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With each day of my spiritual practice, I am coming to more deeply believe that all of our perceived issues come from our illusion of separation.

This is not the separation and division that is perceived between countries, states, cities, races, cultures, genders, etc. All of that separation is a product of true separation.

This is the separation from ourselves.

Lesson 79 of A Course in Miracles states:

A problem cannot be solved if you do not know what it is. Even if it is really solved already, you will still have the problem because you cannot recognize that it has been solved. This is the situation of the world. The problem of separation, which is really the only problem, has already been solved. But the solution is not recognized because the problem is not recognized.

Everyone in the world seems to have his own special problems, Yet they are all the same, and must be recognized as one if the one solution which solves them all is to be accepted. Who can see that a problem has been solved if he thinks the problem is something else? Even if he is given the answer, he cannot see its relevance.

That is the position in which you find yourselves now. You have the answer, but you are still uncertain about what the problem is. A long series of different problems seem to confront you, and as one is settled the next one and the next arise. There seems to be no end to them. There is no time in which you feel completely free of problems, and at peace.

The temptation to regard problems as many is the temptation to keep the problem of separation unsolved. The world seems to present you with a vast number of problems, each requiring a different answer. This perception places you in a position in which your problem solving must be inadequate, and failure must be inevitable.

No-one could solve all the problems the world appears to hold. They seem to be on so many levels, in such varying forms and with such varied content, that they confront you with an impossible situation. Dismay and depression are inevitable as you regard them. Some spring up unexpectedly, just as you think you have resolved the previous one. Others remain unsolved under a cloud of denial, and rise to haunt you from time to time, only to be hidden again but still unresolved.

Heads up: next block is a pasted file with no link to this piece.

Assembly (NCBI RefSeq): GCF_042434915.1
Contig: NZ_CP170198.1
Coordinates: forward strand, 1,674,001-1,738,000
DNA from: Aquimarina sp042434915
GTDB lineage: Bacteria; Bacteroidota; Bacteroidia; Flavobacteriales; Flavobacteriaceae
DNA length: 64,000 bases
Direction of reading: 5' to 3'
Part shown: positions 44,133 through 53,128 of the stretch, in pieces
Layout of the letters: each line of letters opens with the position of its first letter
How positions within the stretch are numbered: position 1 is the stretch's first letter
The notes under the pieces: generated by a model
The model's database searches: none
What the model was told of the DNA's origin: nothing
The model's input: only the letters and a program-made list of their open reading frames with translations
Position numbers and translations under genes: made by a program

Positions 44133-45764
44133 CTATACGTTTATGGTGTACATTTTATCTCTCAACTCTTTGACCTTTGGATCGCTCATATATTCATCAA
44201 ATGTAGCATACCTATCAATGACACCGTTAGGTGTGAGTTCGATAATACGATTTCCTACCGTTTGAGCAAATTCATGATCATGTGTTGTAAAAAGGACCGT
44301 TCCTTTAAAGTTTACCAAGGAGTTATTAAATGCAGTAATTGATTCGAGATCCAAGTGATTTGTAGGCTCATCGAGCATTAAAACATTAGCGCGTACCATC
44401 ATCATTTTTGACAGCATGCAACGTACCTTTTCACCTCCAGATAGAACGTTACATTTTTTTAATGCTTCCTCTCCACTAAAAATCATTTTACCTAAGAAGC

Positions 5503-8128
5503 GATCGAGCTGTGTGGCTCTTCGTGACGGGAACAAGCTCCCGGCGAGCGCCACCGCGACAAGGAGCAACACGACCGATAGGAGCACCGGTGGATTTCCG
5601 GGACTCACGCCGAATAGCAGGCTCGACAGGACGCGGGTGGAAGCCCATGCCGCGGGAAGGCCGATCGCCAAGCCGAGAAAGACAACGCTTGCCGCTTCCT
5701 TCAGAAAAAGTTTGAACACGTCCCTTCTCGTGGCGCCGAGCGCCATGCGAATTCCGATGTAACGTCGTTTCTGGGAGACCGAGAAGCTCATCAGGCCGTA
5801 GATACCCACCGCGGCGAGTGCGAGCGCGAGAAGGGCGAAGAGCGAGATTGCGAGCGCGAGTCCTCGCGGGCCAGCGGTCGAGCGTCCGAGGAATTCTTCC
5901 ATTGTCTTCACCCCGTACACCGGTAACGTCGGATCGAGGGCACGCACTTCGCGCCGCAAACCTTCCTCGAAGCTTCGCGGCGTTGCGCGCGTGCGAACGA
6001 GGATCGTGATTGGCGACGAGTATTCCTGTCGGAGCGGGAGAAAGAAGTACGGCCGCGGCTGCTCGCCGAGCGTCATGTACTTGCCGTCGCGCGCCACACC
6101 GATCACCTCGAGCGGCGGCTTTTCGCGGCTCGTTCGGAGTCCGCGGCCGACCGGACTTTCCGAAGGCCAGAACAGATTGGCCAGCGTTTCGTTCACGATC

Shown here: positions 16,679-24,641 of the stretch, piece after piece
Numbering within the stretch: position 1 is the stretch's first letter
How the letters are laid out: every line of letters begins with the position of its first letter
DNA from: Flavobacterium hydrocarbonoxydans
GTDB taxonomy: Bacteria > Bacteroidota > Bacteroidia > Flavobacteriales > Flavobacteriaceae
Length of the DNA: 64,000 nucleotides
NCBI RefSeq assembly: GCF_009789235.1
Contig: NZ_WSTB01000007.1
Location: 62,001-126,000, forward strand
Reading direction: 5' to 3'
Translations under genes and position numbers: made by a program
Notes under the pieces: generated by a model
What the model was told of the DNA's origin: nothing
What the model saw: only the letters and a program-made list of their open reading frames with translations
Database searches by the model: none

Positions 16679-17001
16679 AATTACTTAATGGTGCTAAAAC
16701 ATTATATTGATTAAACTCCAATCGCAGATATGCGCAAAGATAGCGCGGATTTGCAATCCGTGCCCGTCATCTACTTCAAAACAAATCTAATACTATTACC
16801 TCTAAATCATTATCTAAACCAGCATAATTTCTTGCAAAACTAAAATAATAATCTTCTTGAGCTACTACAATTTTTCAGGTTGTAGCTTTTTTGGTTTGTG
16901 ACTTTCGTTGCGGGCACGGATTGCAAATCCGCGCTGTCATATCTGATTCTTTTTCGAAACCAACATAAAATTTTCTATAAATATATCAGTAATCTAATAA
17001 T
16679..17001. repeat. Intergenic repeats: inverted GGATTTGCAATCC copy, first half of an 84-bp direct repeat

All of this complexity is but a desperate attempt not to recognize the problem, and therefore not to let it be resolved. If you could recognize that your only problem is separation, no matter what form it takes, you could accept the answer because you would see its relevance. Perceiving the underlying constancy in all problems which confront you, you would understand that you have the means to solve them all. And you would use the means because you recognize the problem.

When you are connected to yourself, connected to the source of energy that flows through you, you can only love yourself. And when you love yourself because of this recognition you cannot hate another. When you go within and experience the true nature of being, you come to realize you are so much more than you could have ever imagined, and you know this to be true about each and every individual on this planet. You come to understand that you and every living soul are worthy of a beautiful life, and most importantly, worthy of your own love.

So, let me ask you,

How often do you sit with yourself? Just sit and be, in stillness?

How often do you try and connect with yourself, with your soul? How often do you dig down deep within and see what is there? How often do you recognize all the good that you do and already experience? How often do you congratulate and applaud yourself for all your hard work? How often do you say kind things to yourself about yourself?

And most importantly, how often do you tell yourself I love you?